The singer-songwriter gears up for World Poetry Day.

“I was never one to read poetry when I was younger,” JP Cooper sighs. “I’ve never really sat down and read the classics of poetry, maybe that’s something I should get into.”

Partnering up with Julius Meinl’s Pay With A Poem campaign for its fifth anniversary, the Manchester-born singer-songwriter is now gearing up to reveal something very special for World Poetry Day on 21 March. I was keen to talk through his involvement and with delight he responds, “I’m massively flattered that they asked me to get involved. It’s the first time I’ve ever been asked to do anything like this, so I’m really happy to take on the challenge!” The singer will be joining Viennese Coffee Roasters Julius Meinl on World Poetry Day next Wednesday, writing a song inspired by poets around the world as part of the campaign. “For songwriters, it’s not a regular thing for them to class themselves as poets. I’ve always thought that poets are on such another level to me, and I still do! I’m constantly inspired by poetry and I would really like to think that music influences poets too.”

Although Cooper acknowledges that poetry has traditionally been viewed as elitist, he sees the rise of non-traditional forms of poetry and the changing perception of “who” a poet is as changing the way that people view the art form. “Some of the most influential artists of our time are using poetry to inspire their lyrics, and for me, experimenting with poetry is an essential part of the ideation process,” he explains. “Much like music, poetry can provoke debate, stop you in your tracks, or reduce you to tears.” He also sees poetry’s rising accessibility as being influenced by social media – naming Rupi Kaur as one of his favourite “Instapoets” – alongside the use of the easily digestible free verse form and the fast-growing interest in spoken word poetry and slam poetry events.

Cooper started making music even before he considered it as a full time occupation. But before doing music as a career, he worked in coffee shops, soon becoming “a bit of coffee geek.” This is where the connection between the two was born. “There is a strange world between coffee and writing. It might be a bit cliched but it’s definitely there,” he laughs.

Following the massive release of album Raised Under Grey Skies in 2017, I was interested to hear the back story to Cooper’s incredibly heartfelt journey. “There is a lot of stuff that was from my childhood, and even now,” Cooper goes onto say. “I think it’s important to be honest as then there is more chance of people being able to relate to it. Us humans aren’t really that different, as we all share experiences. By writing like that, you are more able to connect with people which is the ultimate goal for us as writers.”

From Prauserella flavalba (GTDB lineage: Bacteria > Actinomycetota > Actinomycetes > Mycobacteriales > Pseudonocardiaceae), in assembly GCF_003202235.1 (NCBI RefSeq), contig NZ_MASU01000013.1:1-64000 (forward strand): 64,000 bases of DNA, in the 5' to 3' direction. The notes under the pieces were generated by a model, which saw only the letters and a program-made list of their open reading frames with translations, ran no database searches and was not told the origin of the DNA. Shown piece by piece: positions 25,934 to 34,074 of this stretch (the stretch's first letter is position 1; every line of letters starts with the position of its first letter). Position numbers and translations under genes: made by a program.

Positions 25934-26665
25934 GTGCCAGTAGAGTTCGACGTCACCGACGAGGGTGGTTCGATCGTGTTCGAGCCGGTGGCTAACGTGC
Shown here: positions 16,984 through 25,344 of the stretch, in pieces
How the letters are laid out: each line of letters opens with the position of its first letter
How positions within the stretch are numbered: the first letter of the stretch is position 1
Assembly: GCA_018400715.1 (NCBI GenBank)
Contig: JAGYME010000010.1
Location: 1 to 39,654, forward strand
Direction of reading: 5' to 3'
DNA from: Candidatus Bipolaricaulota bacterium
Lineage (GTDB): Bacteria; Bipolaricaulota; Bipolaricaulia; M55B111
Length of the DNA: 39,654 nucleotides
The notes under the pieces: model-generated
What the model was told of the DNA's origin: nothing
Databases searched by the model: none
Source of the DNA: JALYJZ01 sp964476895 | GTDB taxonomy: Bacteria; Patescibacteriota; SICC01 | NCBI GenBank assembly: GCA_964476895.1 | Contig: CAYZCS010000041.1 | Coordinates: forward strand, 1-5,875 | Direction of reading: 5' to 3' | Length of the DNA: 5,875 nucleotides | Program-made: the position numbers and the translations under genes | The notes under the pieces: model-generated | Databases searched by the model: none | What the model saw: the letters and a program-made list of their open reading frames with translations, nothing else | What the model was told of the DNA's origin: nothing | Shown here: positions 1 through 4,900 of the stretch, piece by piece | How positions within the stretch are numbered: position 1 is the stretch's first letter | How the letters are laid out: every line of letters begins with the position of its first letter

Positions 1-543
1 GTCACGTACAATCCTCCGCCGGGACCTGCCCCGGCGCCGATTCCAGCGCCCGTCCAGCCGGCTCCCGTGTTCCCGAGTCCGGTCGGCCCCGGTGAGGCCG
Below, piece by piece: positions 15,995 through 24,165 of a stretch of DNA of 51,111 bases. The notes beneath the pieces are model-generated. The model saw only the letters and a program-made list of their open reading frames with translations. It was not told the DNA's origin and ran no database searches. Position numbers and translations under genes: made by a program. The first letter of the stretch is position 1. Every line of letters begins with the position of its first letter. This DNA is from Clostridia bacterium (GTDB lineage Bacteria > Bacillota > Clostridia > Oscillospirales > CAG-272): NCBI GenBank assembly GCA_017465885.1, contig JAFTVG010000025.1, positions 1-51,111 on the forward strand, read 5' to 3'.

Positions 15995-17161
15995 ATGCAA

This debut full-length album showcases his soulful, versatile voice and fingerpicked guitar skills, often matched with stunning string and piano arrangements. Romantic in tone, with powerfully emotional and social lyrical content, his music varies from soulful R&B to more of an indie-pop style. “For me, when I say exactly what I wanted to say right and express it the way I wanted it, then I’m happy,” he emphasises. “One of the things I want for my music is for it to be able to evolve.”

While his track “September Song” has picked up over 200 million streams on Spotify, elsewhere Cooper has a number of great collaborations under his belt, having worked alongside the likes of Stormzy and Jonas Blue. “The Jonas Blue one was amazing simply because I learnt so much about myself,” he explains. “I kept thinking, I’m too underground for this, but if I hadn’t have done it I would have missed out on so many beautiful moments and open doors. But then the Stormzy one was just as amazing because of subject and something that we both had our own stories in, so it was easy to write.” Asking if he’s working on anything new, he lets me in on a secret. “I’ve just finished another collaboration with a grime artist Bugzy Malone, who is a fellow Manchurian. That’s something I’m really excited about that no-one has heard yet. I’ll always be doing collaborations because it’s exciting mixing new ingredients together and not knowing what it will taste like until you try it!”

So what’s to come for JP Cooper? “I’ve mostly been in the studio writing,” he says. “I’ve done a couple of little gigs and the great thing about this year is that I’ve been to some places I’ve not been before. I also want to work on more solo work this year, as-well as collaborations before the second album.” Yes you heard it. Brace yourselves. Second album here we come.

To find out more about Pay With A Poem, and how you can be involved, visit www.facebook.com/JuliusMeinlOfficial and www.meinlcoffee.com. Follow the social conversation using #PayWithAPoem and #PoetryForChange

Lauren McDermott

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